Greater safety during orthodontic stripping and the efficient way of interproximal enamel reduction

Greater safety during orthodontic stripping and the efficient way of interproximal enamel reduction

Why Komet instruments are perfect for efficient interproximal enamel reduction.

Some call it interproximal enamel reduction (IPR), others somewhat less elegantly slenderising or even stripping, which is in fact slightly misleading.

What is meant, however, is always the same: the removal of minor quantities of tooth enamel from mesial and distal surfaces.

Interproximal enamel reduction has become an indispensable part of successful orthodontic treatments. This applies in particular to adult patients undergoing therapies with fixed buccal or lingual appliances or aligners.

The main indication for IPR is crowded teeth, ie lack of space, in order to prevent the extraction of teeth before the treatment. IPR can also be used for reducing the so-called ‘black triangles’ between teeth which are often the result of loss of gingival attachment.

IPR can improve the unfavourable tooth shape by straightening the tooth walls so that they are parallel to the walls of the adjacent teeth, thus increasing the contact surface.

The teeth remain anchored in the bone bed and more favourable conditions are created to conceal the loss of the papillae.

How much tooth enamel can be removed?

As a general rule, the thickness of the tooth enamel is between 0.5 and two millimetres.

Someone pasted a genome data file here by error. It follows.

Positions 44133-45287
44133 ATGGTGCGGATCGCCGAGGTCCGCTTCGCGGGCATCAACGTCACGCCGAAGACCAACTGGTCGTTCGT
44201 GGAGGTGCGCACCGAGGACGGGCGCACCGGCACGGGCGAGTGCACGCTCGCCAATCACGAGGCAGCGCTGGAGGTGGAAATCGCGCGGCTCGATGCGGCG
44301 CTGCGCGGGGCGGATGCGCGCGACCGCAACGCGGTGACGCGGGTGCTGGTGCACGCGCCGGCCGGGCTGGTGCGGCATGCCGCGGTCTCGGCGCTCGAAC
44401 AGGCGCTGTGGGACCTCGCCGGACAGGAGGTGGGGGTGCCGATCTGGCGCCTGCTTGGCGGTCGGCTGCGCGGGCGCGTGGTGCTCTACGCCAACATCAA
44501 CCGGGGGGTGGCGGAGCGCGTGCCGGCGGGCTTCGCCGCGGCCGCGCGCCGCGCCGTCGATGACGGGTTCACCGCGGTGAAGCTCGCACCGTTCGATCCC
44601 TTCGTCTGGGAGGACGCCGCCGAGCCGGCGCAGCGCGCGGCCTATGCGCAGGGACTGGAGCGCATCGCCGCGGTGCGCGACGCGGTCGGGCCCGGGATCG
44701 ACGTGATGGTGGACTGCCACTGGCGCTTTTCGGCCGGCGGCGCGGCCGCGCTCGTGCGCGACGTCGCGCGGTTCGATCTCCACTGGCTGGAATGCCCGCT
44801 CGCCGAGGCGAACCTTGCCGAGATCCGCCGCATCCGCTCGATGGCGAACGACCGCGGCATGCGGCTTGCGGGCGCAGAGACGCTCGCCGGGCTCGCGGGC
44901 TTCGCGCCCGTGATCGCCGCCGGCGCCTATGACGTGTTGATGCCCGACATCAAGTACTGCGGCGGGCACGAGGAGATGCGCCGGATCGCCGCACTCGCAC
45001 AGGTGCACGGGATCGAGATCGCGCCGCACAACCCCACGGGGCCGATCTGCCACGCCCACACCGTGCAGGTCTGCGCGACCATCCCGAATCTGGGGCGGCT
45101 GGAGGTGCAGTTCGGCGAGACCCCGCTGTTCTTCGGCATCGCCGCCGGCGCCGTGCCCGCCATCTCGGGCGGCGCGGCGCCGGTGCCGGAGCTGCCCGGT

IPR starts at 0.1 millimetres at each side of the tooth and can increase to up to 0.5 mm without entering critical regions, ie where the thickness of the remaining enamel would fall below the minimum thickness required.

This depends on the type of tooth and the age of the patient.

What are the advantages of mechanical enamel reduction methods?

Manual methods, for example with diamond-coated strips, pose time and mechanical problems. Manual IPR is very time consuming, a time window of between five and 15 minutes just to remove a few micrometres of tooth structure is probably a realistic estimate.

This is very tiring for both the patient and the practitioner. So for everyday practice, where procedures should be efficiently organized, manual IPR is neither economical nor particularly pleasant. What’s more, manual methods tend to lack precision.

However, the most important advantage associated with the use of oscillating discs is probably that the risk of injury to soft tissue can be reduced or even prevented and that it is a very gentle method of reducing tooth enamel.

Komet’s solution for mechanical stripping is the orthodontic handpiece OS30 in combination with the patented OS segment disc – made for efficient interproximal enamel reduction!​

This combination perfectly complements Komet’s comprehensive range of diamond coated orthodontic strips. ​

The oscillating Komet contra-angle and the patented Komet OS segment discs sparked off a revolution in orthodontics.

Professor Dr Jost-Brinkmann of the Charite Berlin provided his scientific advice during the development of this system which ensures greater safety during stripping.

The oscillating 60° segment discs have a swivel angle of only 30°. This allows space-saving work and ensures unobstructed vision onto the site, thus minimising the risk of injury to the soft tissue.


  • Minimal risk of injury to the soft tissue due to oscillating operation
  • Optimal view and excellent removal of debris thanks to the honeycomb design
  • Ring and laser markings on the shank for easier identification.

You can find out more information here.

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